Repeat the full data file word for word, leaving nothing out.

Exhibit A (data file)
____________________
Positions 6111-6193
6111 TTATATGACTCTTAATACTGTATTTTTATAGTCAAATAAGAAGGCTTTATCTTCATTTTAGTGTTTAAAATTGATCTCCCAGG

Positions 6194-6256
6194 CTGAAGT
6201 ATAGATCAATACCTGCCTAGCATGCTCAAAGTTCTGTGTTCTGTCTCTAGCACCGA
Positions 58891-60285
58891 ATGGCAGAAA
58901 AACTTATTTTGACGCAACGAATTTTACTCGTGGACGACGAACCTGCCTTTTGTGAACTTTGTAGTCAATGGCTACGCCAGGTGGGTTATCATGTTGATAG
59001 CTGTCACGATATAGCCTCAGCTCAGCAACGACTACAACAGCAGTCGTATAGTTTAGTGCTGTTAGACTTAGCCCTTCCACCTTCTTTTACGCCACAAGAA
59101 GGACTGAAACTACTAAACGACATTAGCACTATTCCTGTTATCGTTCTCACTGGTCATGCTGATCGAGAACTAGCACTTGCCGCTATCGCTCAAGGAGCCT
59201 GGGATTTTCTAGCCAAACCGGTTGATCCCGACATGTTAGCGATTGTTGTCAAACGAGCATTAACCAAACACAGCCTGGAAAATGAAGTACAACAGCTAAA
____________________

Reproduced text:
Positions 6111-6193
6111 TTATATGACTCTTAATACTGTATTTTTATAGTCAAATAAGAAGGCTTTATCTTCATTTTAGTGTTTAAAATTGATCTCCCAGG

Positions 6194-6256
6194 CTGAAGT
6201 ATAGATCAATACCTGCCTAGCATGCTCAAAGTTCTGTGTTCTGTCTCTAGCACCGA
Positions 58891-60285
58891 ATGGCAGAAA
58901 AACTTATTTTGACGCAACGAATTTTACTCGTGGACGACGAACCTGCCTTTTGTGAACTTTGTAGTCAATGGCTACGCCAGGTGGGTTATCATGTTGATAG
59001 CTGTCACGATATAGCCTCAGCTCAGCAACGACTACAACAGCAGTCGTATAGTTTAGTGCTGTTAGACTTAGCCCTTCCACCTTCTTTTACGCCACAAGAA
59101 GGACTGAAACTACTAAACGACATTAGCACTATTCCTGTTATCGTTCTCACTGGTCATGCTGATCGAGAACTAGCACTTGCCGCTATCGCTCAAGGAGCCT
59201 GGGATTTTCTAGCCAAACCGGTTGATCCCGACATGTTAGCGATTGTTGTCAAACGAGCATTAACCAAACACAGCCTGGAAAATGAAGTACAACAGCTAAA